Stirling Castle, located in Stirling, is one of the largest and most important castles in Scotland, both historically and architecturally. The castle sits atop Castle Hill, an intrusive crag, which forms part of the Stirling Sill geological formation. It is surrounded on three sides by steep cliffs, giving it a strong defensive position. Its strategic location, guarding what was, until the 1890s, the farthest downstream crossing of the River Forth, has made it an important fortification in the region from the earliest times.
Most of the principal buildings of the castle date from the fifteenth and sixteenth centuries. A few structures of the fourteenth century remain, while the outer defences fronting the town date from the early eighteenth century.
Before the union with England, Stirling Castle was also one of the most used of the many Scottish royal residences, very much a palace as well as a fortress. Several Scottish Kings and Queens have been crowned at Stirling, including Mary, Queen of Scots, in 1542, and others were born or died there. There have been at least eight sieges of Stirling Castle, including several during the Wars of Scottish Independence, with the last being in 1746, when Bonnie Prince Charlie unsuccessfully tried to take the castle.
Castle Hill, on which Stirling Castle is built, forms part of the Stirling Sill, a formation of quartz-dolerite around 350 million years old, which was subsequently modified by glaciation to form a "crag and tail". It is likely that this natural feature was occupied at an early date, as a hill fort is located on Gowan Hill, immediately to the east.
The Romans bypassed Stirling, building a fort at Doune instead, but the rock may have been occupied by the Maeatae at this time. It may later have been a stronghold of the Manaw Gododdin, and has also been identified with a settlement recorded in the 7th and 8th centuries as Iudeu, where King Penda of Mercia besieged King Oswy of Bernicia in 655. The area came under Pictish control after the defeat of the Northumbrians at the Battle of Dun Nechtain thirty years later. However, there is no archaeological evidence for occupation of Castle Hill before the late medieval period.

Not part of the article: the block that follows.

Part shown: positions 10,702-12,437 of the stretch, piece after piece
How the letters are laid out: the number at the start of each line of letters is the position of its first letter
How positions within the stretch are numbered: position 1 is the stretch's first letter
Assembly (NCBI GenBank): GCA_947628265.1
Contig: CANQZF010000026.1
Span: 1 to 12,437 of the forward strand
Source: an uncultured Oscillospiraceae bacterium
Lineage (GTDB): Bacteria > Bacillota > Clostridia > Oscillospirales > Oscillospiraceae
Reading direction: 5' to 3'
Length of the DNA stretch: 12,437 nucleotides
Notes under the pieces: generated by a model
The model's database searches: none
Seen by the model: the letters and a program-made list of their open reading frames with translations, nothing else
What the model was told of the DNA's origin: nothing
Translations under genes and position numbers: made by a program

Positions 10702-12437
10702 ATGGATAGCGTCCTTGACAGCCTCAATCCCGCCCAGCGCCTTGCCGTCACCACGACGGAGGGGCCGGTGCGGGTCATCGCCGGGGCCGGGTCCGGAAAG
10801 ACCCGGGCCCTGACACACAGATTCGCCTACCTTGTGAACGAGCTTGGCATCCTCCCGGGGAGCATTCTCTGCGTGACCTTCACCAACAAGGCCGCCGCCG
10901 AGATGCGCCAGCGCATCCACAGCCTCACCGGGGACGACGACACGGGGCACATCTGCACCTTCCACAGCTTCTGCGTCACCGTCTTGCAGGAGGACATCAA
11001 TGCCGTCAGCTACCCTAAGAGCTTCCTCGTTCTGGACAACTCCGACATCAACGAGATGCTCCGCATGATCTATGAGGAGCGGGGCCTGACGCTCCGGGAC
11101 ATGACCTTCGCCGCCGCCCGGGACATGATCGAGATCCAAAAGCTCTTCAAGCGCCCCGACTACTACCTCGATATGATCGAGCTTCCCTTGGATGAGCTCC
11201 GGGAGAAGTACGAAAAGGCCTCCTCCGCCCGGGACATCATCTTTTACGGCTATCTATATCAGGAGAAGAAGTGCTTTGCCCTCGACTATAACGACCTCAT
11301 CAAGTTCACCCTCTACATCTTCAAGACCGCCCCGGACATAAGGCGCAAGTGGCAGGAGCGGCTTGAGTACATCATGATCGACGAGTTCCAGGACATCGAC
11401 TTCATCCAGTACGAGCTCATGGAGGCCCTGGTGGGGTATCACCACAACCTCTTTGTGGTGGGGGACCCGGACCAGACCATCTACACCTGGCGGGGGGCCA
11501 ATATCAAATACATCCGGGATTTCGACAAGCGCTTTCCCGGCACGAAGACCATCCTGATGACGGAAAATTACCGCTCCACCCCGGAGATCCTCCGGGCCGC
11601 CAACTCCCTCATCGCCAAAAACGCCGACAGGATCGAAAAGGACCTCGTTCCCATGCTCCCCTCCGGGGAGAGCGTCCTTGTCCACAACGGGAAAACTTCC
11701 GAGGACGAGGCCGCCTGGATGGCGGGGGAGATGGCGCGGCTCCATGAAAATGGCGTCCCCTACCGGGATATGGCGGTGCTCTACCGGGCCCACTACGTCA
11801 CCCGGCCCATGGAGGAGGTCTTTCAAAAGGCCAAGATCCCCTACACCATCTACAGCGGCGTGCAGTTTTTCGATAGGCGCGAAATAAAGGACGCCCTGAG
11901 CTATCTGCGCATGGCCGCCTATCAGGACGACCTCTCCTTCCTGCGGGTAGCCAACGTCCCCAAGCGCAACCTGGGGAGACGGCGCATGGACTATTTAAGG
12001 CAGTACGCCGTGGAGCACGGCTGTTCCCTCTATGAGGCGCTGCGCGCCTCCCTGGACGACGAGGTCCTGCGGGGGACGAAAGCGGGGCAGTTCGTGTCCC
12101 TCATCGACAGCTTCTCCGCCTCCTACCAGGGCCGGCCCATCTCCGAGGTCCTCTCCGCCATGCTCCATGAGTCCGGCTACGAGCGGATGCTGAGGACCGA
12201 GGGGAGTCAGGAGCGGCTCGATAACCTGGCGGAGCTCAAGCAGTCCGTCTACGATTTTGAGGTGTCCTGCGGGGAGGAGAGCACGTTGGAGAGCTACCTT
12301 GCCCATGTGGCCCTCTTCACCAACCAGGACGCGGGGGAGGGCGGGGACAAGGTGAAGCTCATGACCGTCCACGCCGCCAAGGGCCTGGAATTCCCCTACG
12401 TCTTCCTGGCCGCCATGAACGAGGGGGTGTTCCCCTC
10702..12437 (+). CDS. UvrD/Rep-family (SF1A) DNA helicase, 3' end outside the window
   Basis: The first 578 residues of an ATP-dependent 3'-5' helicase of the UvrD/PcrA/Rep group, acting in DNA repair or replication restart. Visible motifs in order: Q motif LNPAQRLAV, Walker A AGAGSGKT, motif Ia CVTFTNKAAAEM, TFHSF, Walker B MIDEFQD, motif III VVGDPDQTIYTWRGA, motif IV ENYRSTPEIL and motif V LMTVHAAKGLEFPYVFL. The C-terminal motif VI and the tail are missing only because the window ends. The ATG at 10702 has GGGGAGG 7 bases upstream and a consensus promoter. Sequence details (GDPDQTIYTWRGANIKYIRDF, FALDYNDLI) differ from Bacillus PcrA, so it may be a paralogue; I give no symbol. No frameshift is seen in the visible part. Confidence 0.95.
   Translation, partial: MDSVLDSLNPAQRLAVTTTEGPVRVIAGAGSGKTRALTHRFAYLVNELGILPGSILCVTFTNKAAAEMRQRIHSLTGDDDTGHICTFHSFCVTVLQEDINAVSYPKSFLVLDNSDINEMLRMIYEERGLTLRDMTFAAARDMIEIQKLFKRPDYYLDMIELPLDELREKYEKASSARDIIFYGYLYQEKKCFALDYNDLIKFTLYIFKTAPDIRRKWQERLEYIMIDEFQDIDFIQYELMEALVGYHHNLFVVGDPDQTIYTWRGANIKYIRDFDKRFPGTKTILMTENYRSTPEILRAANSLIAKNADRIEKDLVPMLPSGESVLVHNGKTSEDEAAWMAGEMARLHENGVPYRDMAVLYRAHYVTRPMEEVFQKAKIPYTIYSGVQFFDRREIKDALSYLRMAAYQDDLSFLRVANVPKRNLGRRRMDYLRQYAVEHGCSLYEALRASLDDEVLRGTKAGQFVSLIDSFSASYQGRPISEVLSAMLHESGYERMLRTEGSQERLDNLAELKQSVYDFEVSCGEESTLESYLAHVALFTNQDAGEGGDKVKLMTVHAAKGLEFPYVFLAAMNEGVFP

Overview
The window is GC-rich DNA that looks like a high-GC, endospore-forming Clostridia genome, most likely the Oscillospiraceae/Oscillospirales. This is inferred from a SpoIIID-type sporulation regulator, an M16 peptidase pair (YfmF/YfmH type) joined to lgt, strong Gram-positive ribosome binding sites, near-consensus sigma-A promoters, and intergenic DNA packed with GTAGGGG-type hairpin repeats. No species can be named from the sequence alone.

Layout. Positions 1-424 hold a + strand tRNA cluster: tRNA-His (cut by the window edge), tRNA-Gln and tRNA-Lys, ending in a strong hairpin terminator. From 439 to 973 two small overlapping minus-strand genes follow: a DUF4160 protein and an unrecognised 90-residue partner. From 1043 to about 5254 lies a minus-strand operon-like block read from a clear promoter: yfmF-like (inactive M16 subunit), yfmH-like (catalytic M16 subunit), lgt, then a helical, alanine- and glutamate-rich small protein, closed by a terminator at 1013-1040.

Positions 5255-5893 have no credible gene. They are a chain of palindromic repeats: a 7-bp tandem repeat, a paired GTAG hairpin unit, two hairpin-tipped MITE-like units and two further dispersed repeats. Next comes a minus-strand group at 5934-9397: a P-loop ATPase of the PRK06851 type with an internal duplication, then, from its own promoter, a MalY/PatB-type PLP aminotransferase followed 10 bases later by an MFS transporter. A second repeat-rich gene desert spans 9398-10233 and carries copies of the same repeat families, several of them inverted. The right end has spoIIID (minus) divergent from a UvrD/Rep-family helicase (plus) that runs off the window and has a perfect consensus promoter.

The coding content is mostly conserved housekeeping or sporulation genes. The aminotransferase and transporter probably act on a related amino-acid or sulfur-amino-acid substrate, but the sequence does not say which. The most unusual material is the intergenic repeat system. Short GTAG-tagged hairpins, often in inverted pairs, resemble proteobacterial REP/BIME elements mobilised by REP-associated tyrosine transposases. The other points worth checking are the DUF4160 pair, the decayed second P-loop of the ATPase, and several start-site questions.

The first record of Stirling Castle dates from around 1110, when King Alexander I dedicated a chapel here. It appears to have been an established royal centre by this time, as Alexander died here in 1124. During the reign of his successor David I, Stirling became a royal burgh, and the castle an important administration centre. King William I formed a deer park to the south-west of the castle, but after his capture by the English in 1174, he was forced to surrender several castles, including Stirling and Edinburgh, under the Treaty of Falaise. There is no evidence that the English actually occupied the castle, and it was formally handed back by Richard I of England in 1189. Stirling continued to be a favoured royal residence, with William himself dying there in 1214, and Alexander III laying out the New Park, for deer hunting, in the 1260s.